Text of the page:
Europe and the Problem of Force

The recent events in Ukraine have laid Europe’s inability to act in the face of hostile Russian action bare. Faced with military intervention at its doorstep, it has reached for the traditional toolkit of diplomacy—declarations and consultations. By renouncing the use of force or war, is Europe giving in to anyone who will not hesitate to use those in pursuit of their goals? If so, it may soon have to surrender the European way of life, which is so attractive that many people already risk their lives in order to achieve it.

A brute, naked force has an edge over talks. Violence remains the essence of power. In economic terms, Europe is undoubtedly a big fish; yet if it is to cease being small fry in political terms, it needs to understand the following lessons. Only through the joint construction of military potential will we be able to bolster European standards around us as well as globally. It is appropriate that we do this only in the name of liberal principles: freedom, human rights, and the rule of law. On the one hand, these principles require that we condemn the use of force, including war. On the other, they require us to be prepared for war. Thus far no attempt to rebuild European military strength has been successful. However, the world had never seen such peaceful process as the creation of the European Union. Yet, the EU exists.

The essence of politics in modern-day Europe is deteriorating. While it is true that the world has changed dramatically in the past few centuries, this change has not been so profound that military force would have ceased to play the deciding role in the creation of the political order—quite the contrary.The sincere intentions of Europeans have done nothing to limit the level of violence in the world over the last few decades. Devastating conflicts on the scale of world wars have been avoided, but clashes are occurring with great frequency, even in our immediate neighborhood. Syria is currently a site of conflict, Russian forces have occupied part of Georgia, and it was not so long ago that blood was spilled in the Balkans. Europe is mindful of its historical tragedies and it is not so much reluctant to use force as it is unwilling to admit that force remains at the center of politics, and that the use of violence is the essence of political power.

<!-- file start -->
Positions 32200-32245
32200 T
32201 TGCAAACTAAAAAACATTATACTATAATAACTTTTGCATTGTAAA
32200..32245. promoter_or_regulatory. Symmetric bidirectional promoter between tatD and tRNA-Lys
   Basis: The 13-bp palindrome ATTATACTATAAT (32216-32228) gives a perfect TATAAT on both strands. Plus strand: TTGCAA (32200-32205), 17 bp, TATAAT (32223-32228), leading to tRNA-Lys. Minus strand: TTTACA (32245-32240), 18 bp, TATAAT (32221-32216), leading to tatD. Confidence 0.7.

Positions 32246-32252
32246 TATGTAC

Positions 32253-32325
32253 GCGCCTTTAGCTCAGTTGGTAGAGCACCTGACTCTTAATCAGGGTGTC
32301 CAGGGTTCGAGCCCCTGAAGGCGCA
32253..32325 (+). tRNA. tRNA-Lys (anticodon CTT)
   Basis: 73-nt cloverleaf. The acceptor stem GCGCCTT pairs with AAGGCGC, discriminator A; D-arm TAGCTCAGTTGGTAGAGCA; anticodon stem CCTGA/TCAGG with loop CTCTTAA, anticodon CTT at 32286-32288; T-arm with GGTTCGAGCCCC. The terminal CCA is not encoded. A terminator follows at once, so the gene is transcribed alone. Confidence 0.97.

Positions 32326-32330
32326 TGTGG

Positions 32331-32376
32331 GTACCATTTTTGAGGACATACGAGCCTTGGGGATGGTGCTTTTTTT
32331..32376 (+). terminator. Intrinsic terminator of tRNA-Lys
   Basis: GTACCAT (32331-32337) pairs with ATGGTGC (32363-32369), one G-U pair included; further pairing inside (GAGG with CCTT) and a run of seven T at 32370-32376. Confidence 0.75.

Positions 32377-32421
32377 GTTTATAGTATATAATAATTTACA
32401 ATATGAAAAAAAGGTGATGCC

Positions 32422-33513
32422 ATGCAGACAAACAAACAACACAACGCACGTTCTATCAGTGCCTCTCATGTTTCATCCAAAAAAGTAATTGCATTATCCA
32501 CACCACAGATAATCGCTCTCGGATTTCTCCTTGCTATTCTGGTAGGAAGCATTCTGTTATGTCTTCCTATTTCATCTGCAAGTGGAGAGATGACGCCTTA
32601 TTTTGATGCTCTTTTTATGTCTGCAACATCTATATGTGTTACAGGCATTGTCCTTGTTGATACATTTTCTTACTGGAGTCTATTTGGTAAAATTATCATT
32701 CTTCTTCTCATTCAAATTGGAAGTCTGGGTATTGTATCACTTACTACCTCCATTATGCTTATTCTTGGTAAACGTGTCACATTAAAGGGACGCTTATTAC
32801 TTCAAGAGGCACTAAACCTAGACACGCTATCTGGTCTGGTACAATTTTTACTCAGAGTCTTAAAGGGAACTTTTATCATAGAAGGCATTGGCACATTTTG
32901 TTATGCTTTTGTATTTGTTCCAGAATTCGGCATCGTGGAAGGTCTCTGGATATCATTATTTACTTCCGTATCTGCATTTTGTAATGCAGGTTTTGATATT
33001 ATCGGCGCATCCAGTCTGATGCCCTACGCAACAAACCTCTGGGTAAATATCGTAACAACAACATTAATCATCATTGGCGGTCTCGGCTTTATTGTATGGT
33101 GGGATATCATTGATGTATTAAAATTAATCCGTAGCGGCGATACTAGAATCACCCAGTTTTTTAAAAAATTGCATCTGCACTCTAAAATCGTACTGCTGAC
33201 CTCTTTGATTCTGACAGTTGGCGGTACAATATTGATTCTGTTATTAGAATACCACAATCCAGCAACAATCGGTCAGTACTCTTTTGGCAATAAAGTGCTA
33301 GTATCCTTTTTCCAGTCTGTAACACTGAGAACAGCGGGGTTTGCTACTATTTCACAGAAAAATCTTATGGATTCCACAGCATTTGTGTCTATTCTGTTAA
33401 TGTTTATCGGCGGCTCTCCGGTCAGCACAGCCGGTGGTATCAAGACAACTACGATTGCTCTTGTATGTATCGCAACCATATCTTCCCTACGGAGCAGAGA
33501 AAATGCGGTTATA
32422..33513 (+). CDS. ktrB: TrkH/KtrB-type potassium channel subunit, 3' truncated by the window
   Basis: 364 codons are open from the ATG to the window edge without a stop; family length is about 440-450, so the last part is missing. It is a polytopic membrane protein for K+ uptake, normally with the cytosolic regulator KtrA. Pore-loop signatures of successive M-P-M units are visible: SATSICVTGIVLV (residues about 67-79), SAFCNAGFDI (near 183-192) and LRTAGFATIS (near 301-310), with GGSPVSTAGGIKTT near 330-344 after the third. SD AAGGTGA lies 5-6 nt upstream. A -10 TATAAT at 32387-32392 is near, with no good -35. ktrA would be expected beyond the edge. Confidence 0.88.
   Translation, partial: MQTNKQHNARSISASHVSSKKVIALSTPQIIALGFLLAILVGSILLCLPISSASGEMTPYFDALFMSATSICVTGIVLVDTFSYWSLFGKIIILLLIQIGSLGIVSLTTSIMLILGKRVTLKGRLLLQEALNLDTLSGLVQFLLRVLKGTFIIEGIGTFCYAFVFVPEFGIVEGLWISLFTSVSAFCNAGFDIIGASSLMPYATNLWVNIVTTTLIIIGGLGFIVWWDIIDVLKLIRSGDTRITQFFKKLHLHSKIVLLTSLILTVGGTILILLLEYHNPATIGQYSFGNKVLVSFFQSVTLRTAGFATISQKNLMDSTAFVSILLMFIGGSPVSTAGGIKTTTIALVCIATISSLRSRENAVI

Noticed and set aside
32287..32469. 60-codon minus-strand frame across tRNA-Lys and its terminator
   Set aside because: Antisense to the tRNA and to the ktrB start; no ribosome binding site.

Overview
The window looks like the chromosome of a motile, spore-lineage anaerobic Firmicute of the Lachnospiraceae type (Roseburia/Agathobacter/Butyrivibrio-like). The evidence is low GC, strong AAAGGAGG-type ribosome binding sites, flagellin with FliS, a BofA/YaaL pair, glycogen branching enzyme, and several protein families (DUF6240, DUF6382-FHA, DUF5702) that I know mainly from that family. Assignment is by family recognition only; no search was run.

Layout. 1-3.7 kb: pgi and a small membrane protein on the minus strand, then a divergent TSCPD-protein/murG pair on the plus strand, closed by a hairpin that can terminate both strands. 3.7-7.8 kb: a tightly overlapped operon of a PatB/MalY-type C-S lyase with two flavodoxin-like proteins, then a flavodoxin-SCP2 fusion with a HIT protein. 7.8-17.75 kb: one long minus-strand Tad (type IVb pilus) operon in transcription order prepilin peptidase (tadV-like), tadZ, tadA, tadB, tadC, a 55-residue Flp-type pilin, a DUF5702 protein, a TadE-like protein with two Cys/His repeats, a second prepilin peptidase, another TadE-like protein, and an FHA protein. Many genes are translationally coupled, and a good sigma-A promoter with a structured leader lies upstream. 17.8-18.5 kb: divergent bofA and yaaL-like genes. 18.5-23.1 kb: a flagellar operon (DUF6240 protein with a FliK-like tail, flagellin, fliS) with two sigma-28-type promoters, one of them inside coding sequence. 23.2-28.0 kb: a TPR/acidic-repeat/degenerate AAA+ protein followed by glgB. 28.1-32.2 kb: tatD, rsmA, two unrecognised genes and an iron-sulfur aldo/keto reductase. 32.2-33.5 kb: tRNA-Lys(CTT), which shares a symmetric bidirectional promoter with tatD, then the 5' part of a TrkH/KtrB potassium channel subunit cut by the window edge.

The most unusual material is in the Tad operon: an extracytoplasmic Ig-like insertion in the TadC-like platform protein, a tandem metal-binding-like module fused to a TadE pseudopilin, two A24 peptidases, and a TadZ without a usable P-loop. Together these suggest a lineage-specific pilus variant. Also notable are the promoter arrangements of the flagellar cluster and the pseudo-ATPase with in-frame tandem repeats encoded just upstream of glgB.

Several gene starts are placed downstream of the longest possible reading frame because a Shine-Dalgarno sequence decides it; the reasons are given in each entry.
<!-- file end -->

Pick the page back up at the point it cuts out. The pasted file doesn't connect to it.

A bitter pill to swallow is the fact that even as a continent we still are a small fry in political terms. In modern political thought, however, there is no resolute answer as to how violence may be placed at the heart of power and how it may be harnessed. This is why the leaders on our continent compensate for their own sense of weakness by developing diplomatic instruments that they deem “o be our y.”They are unwilling to face the fact that the power of European countries is based on the same law as that of global communities, namely, that it is necessary to be prepared to use force not only in the name of one’s interests but also in the name of shared values. At times the European countries make limited, and thus pitiable, attempts at armed intervention, as was seen during the recent conflicts in Libya and in Mali. We should, however, remember the Balkans and ask ourselves how many human lives were saved by all that pathetic prattle about human rights and by our inability to intervene. Do we truly believe that tragedy will remain at bay because we can defeat aggression through words alone?

We live by the conviction that the European community can survive only if we renounce violence. The memory of the tragedy of war provides a warning, although its power fades as violence remains at the heart of political action. How else can we characterize the pressure that, for example, Germany and the International Monetary Fund put on Greece where it had to accept the conditions of financial aid against its better judgment and common sense? Fortunately, in this case, those actions did not lead to armed conflict, but allusions were made to wartime violence and occupation in many statements. European Union leaders used a kind of force against one of its member states.

Europe: A Power without Force